12. Publishing schema changes


We're almost there! Let's run through what pushing our changes to tutorial-land production looks like.

In this lesson, we will:

  • Publish a schema to the schema registry using the
  • Inspect the results of a in Studio

Coordinating schema and code changes

So far, we've only been talking about schema changes and how they should be published to . But we can't forget about our codebase changes, our ! These include the changes we made to the functions to make our schema work and the schema file itself. We need to deploy our local changes to production.

Because we're just working with local in tutorial-land, we don't need to actually deploy any of our changes. You can learn more about coordinating schema and code changes in a production environment in this Apollo tech note.

Publishing schema changes

We do need to publish our new schema to .

Note: It's good practice to run a schema check and confirm it's passing before publishing the schema. This is usually handled in the CI/CD pipeline.

To do this, we'll use the 's rover subgraph publish command again. We don't need to include the routing URL this time, since it hasn't changed.

rover subgraph publish GRAPHREF@GRAPHVARIANT \
--schema schema.graphql \
--name soundtracks

You'll need to confirm that we're publishing a localhost URL. If all goes well, we should see the terminal output with a message confirming that the has been published and the has been updated!

Inspecting a launch in Studio

What happens after a schema is published to the registry? A starts! Let's take a peek at that process in Studio.

Navigate to the Launches page. Click on the latest in the list.


The Studio Launches page showing the results of the latest launch

We can see that the Launch Sequence section for this specific follows the steps we had talked about earlier:

  • Build Completed refers to the process of building a (also known as ).

  • Schema Published refers to the made available to Apollo Uplink.

  • Launch Completed is self-explanatory! Our launch successfully completed! 🎉

On the right-hand side, we can also take a look at the output and a summary of our schema changes.

If everything looks good to go, we should be able to for the new recommendedPlaylists for a recipe.

🚀 Feature in production!

First, make sure your local is running. In a new terminal window, navigate to the Router folder, then run:

APOLLO_KEY=<APOLLO_KEY> APOLLO_GRAPH_REF=<APOLLO_GRAPH_REF> ./router --config supergraph-config.yaml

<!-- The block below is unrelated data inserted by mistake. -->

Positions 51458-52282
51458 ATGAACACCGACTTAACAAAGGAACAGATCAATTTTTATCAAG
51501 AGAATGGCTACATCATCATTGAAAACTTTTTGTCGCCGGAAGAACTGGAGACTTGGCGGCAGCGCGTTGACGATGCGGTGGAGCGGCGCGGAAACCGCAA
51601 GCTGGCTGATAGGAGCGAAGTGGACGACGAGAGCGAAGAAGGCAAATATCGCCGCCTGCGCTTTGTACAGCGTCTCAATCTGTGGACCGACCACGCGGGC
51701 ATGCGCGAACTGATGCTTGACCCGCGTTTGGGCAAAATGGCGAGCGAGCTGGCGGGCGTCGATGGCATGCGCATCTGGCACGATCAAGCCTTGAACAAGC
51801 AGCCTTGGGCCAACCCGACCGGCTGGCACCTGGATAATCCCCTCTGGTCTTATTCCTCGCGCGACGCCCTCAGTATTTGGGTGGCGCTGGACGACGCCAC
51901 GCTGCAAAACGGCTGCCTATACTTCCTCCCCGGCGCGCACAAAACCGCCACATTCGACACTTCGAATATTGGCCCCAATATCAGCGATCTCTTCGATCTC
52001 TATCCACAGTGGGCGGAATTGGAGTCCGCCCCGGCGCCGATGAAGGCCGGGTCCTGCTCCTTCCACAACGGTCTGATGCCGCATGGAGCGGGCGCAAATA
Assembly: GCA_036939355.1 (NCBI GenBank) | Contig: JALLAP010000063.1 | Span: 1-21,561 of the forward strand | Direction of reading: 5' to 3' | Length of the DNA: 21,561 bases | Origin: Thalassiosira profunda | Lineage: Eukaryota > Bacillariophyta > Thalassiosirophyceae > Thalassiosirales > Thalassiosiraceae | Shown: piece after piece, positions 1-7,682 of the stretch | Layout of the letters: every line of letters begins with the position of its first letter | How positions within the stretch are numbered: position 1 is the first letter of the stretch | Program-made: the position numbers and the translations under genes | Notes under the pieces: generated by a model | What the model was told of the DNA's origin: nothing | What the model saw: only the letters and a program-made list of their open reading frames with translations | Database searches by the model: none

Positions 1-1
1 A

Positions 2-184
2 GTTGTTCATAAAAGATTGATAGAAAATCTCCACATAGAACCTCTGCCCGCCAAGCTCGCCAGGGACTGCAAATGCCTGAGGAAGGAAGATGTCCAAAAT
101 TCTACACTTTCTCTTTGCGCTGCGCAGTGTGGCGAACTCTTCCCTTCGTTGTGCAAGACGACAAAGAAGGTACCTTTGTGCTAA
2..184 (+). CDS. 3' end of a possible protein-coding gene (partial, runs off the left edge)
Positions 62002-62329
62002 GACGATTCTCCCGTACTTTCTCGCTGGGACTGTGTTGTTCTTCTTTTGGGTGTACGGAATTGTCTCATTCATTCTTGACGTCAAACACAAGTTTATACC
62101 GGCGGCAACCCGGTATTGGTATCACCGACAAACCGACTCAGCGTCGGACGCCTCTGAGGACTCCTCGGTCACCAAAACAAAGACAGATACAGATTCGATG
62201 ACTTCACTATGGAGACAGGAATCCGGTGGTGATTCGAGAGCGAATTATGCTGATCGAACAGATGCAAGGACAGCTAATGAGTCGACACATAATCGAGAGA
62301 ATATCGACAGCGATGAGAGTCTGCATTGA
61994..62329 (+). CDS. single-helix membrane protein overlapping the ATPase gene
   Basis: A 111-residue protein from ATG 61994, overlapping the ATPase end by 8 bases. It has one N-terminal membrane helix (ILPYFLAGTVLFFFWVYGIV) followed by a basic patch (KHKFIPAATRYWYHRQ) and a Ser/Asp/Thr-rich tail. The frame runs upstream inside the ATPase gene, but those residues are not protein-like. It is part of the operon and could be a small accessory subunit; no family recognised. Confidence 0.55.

Note: Remember, you can find the values to APOLLO_KEY and APOLLO_GRAPH_REF in your .env file.

Next, let's go to Explorer (in Studio this time, not Sandbox!) and run that dream .

query GetRecipeWithPlaylists {
randomRecipe {
ingredients {
recommendedPlaylists {
tracks {

You should be seeing data come back, with everything we needed. Our launch was successful! 🎉


Explorer - returning data from the dream query


Key takeaways

  • A launch represents the complete process of making schema updates to a . A is triggered when a schema is published to .
  • To publish a , use the rover subgraph publish command.
  • We can inspect the results of a through the Studio Launches page.


And you've done it! Though we began with a simple , we used the principles of federation and to bring a brand new API into the mix. Using entities, we connected meals to music for anyone in the mood to cook up something new. We ensured that these new and exciting changes were shipped safely using rover dev, , and .

Thanks for continuing with us on this journey into , , and Hot Chocolate. Check out the other courses has to offer—and keep on building your graph!


Share your questions and comments about this lesson

This course is currently in

. Your feedback helps us improve! If you're stuck or confused, let us know and we'll help you out. All comments are public and must follow the Apollo Code of Conduct. Note that comments that have been resolved or addressed may be removed.

You'll need a GitHub account to post below. Don't have one? Post in our Odyssey forum instead.